The challenge isn't finding stocks that are beaten down. The challenge is finding ones that are worth buying. In some cases, stocks are down because their prospects for market-beating growth over the next several years has significantly deteriorated. But in other cases, stocks will perform well for their shareholders as their businesses keep delivering profitable growth.

If you have $2,000 to invest right now and are looking for timely stocks to buy, consider the two companies discussed here.

1. (WIX -1.19%) certainly fits the "beaten-down" description: As of this writing, it's down 80% from its all-time high. The stock is down in large part due to its slumping profitability. In 2020, the company's revenue was up 30% year over year, whereas its free cash flow (FCF) was only up 1%. In 2021, revenue was up 29%, but FCF plummeted 78%. And through the first half of 2022, it's had negative FCF of $49.5 million with single-digit revenue growth.

Slow revenue growth and slumping FCF aren't going to cut the mustard for Wix. However, management's goals for 2025 are much more impressive. It's hoping for $2.5 billion in revenue. For perspective, it generated $1.27 billion in 2021. And it's expecting $500 million in FCF -- a huge jump from its negative cash flow in 2022.

Wix's growth plan is ambitious but realistic, in my opinion. There's a reason its profitability is down. It has been partnering with companies like Vistaprint and LegalZoom to offer its web-building services to their users. But it's been expensive to grow its platform for partners. In 2021, it spent 108% of revenue from partners on operating expenses just for that part of the business. And this year, it expects to spend 96% to 99% of partner revenue on operating expenses.

While partnering with other companies is costly now, it's a key component of Wix's future growth. Partner revenue was up 75% year over year in 2021 and will help reaccelerate overall revenue growth once it's making up a greater percentage of the mix.

Beyond 2022, expenses for Wix's partner revenue are scheduled to mitigate, allowing it to gain operating leverage and unlock FCF once again. Most of the market doesn't recognize this potential. Therefore, it could be a good time to pick up shares of now, before its multi-year initiatives start to pay off.

2. Zoom Video Communications

Zoom Video Communications (ZM 2.06%) grew full-year revenue 326% and 55% in its fiscal 2021 and fiscal 2022 respectively, which roughly corresponds to calendar 2020 and 2021. With growth rates like these, it was reasonable to assume it would take a breather. And it has -- revenue in the first half of fiscal 2023 is up just 10% year over year. But there are reasons to believe the slowdown is only temporary rather than an early sign of an impending collapse.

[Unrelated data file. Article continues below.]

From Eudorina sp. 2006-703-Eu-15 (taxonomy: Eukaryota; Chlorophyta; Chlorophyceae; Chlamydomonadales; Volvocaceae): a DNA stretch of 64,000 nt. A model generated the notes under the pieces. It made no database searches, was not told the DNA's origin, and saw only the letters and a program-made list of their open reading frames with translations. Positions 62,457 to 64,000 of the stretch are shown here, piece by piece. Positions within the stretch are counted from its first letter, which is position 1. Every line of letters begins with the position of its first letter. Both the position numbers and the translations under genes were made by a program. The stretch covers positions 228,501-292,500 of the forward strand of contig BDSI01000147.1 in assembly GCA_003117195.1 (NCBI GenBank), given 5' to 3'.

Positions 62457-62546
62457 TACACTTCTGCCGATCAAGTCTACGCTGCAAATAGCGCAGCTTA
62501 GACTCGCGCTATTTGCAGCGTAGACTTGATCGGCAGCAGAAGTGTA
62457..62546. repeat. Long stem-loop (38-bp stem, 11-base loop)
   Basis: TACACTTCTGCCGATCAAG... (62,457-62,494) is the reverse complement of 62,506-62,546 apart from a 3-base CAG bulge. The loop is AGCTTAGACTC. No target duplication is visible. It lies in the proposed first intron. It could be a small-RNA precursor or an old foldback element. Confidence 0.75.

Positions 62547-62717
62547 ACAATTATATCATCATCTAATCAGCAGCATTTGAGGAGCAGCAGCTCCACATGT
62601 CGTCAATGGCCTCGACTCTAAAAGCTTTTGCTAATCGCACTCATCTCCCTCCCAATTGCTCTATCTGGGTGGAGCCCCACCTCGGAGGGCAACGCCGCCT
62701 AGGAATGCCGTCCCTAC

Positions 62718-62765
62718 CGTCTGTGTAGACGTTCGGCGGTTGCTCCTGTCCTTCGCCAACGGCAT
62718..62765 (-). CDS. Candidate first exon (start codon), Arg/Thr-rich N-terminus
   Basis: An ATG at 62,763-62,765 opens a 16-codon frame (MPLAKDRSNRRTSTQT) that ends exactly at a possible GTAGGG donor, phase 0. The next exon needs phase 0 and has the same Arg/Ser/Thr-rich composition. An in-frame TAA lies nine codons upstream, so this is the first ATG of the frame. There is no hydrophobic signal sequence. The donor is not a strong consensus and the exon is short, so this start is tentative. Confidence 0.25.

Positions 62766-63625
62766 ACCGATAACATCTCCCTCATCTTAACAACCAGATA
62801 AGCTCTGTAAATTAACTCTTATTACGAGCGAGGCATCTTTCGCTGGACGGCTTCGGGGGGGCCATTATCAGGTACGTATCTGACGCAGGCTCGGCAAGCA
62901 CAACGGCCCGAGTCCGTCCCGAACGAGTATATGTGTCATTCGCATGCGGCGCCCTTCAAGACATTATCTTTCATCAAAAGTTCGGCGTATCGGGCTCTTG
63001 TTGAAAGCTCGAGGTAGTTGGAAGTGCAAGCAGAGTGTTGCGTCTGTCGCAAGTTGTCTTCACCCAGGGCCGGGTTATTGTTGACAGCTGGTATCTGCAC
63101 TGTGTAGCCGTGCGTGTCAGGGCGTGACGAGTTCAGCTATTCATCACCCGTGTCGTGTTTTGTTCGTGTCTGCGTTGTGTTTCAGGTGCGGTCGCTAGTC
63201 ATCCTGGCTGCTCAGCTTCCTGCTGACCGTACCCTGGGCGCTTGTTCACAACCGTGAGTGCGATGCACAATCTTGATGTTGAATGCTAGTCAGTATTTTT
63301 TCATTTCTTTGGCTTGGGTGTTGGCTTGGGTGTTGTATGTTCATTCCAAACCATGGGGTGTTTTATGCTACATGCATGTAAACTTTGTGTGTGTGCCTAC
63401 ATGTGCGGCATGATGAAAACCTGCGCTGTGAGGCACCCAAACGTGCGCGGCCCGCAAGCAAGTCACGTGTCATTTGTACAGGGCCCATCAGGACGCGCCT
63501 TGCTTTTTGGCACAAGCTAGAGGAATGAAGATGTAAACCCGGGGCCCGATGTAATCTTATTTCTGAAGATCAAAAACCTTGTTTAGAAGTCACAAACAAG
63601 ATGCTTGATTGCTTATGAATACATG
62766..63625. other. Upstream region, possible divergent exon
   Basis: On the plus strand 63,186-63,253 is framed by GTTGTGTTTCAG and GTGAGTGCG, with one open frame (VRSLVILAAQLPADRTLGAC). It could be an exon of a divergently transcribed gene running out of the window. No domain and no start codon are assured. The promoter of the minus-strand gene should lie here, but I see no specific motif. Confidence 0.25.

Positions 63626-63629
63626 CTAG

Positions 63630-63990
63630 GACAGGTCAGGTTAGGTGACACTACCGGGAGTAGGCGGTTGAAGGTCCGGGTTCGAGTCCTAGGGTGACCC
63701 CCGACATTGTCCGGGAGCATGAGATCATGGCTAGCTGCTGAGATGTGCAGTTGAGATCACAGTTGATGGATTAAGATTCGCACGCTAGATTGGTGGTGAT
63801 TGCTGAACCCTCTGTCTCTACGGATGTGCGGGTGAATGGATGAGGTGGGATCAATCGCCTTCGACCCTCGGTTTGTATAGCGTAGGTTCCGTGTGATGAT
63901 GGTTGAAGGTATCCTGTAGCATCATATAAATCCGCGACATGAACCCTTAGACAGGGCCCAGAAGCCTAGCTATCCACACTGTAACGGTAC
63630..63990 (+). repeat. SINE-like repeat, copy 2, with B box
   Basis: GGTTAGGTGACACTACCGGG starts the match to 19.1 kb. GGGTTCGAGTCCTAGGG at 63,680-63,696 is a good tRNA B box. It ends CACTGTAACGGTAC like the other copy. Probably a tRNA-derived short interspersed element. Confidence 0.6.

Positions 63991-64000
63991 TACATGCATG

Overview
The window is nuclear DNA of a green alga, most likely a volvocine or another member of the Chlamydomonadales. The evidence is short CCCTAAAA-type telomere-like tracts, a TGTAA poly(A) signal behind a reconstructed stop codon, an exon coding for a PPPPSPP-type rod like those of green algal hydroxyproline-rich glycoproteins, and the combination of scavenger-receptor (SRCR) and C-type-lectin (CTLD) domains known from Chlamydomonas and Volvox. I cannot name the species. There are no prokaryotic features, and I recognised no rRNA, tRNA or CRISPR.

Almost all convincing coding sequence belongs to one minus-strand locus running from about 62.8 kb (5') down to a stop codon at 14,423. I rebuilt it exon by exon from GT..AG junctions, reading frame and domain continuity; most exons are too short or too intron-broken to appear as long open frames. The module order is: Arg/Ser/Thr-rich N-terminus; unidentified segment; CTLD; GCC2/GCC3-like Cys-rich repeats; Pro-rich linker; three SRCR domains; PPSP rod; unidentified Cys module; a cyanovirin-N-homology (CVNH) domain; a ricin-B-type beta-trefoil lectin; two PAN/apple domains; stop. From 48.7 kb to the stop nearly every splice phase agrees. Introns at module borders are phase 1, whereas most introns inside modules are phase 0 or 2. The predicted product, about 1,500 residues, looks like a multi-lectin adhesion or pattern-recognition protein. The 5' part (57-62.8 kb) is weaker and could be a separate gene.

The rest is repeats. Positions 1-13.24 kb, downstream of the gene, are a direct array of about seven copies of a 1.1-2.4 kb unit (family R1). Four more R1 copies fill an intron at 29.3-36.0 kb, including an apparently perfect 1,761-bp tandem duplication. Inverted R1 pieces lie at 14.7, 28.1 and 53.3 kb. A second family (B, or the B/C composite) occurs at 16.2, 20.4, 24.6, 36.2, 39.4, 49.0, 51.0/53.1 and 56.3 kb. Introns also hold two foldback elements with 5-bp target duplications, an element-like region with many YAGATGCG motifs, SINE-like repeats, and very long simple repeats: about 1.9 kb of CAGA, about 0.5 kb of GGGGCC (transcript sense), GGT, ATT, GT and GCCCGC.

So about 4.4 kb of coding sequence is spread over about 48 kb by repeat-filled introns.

For starters, Zoom's remaining performance obligations (RPO) of $3.2 billion are at an all-time high. Granted, the growth rate in RPO is slowing like revenue. However, this contracted revenue still represents substantial strength for the company.

Metric Q2 FY 2022 Q3 FY 2022 Q4 FY 2022 Q1 FY 2023 Q2 FY 2023
Revenue YoY growth rate 54% 35% 21% 12% 8%
RPO YoY growth rate 66% 51% 51% 44% 37%

Data source: Zoom quarterly presentations. Chart by author. FY = fiscal year. YoY = year over year.

Businesses spending more over time are driving ongoing growth for Zoom. This is largely thanks to the surging adoption of newer products like Zoom Phone. In August, the company had licensed over four million seats for its Phone product. Last August, it had just gone over two million -- this product has roughly doubled year over year.

Zoom Rooms and Zoom Contact Center are two other products that can continue to grow Zoom's revenue in future years. However, it's fair to point out that business isn't coming as easy for Zoom as it did in the past. For proof, consider that in the first half of fiscal 2023, Zoom's sales and marketing expenses increased almost 48% year over year, far exceeding its revenue growth rate. 

Building infrastructure for new products and the increased sales efforts means that Zoom may not be as profitable as it once was. However, it is still profitable and sits on an enviable balance sheet of $5.5 billion in cash, cash equivalents, and marketable securities and no long-term debt. In short, Zoom is financially strong and getting stronger.

Zoom stock surpassed $500 per share in 2020. I'm not saying that it will bounce back to that price this year or even in the next couple of years. I'm saying that Zoom's business is still growing, it's financially strong, and shares have fallen enough to lead me to believe it can produce market-beating returns from today. This is why I believe investors should take advantage of this beaten-down stock opportunity right now.

The hidden risk for both companies: the economy

Wix and Zoom are both relying heavily on businesses for growth. However, it's fair to question the health of the economy and that of individual companies. FedEx CEO Raj Subramaniam made waves on Sept. 15 by predicting a "worldwide recession." And I don't think Subramaniam is alone in this dire outlook.

Depending on how bad conditions get for the global economy and how long these headwinds blow, Wix and Zoom may grow their respective enterprise businesses much slower than they hope. It's certainly something to be aware of.

However, in my experience, there's always reason for pessimism. If I waited for entirely calm seas, I'd never sail. For this reason, I think investors should be buying stocks now. But don't make this $2,000 investment your only buy. Invest regularly over time, recognizing that fears could prove true. Stocks could fall further and provide better entry points.

I'm not calling the bottom for shares of Zoom and Wix. Rather, I'm optimistically investing for the future.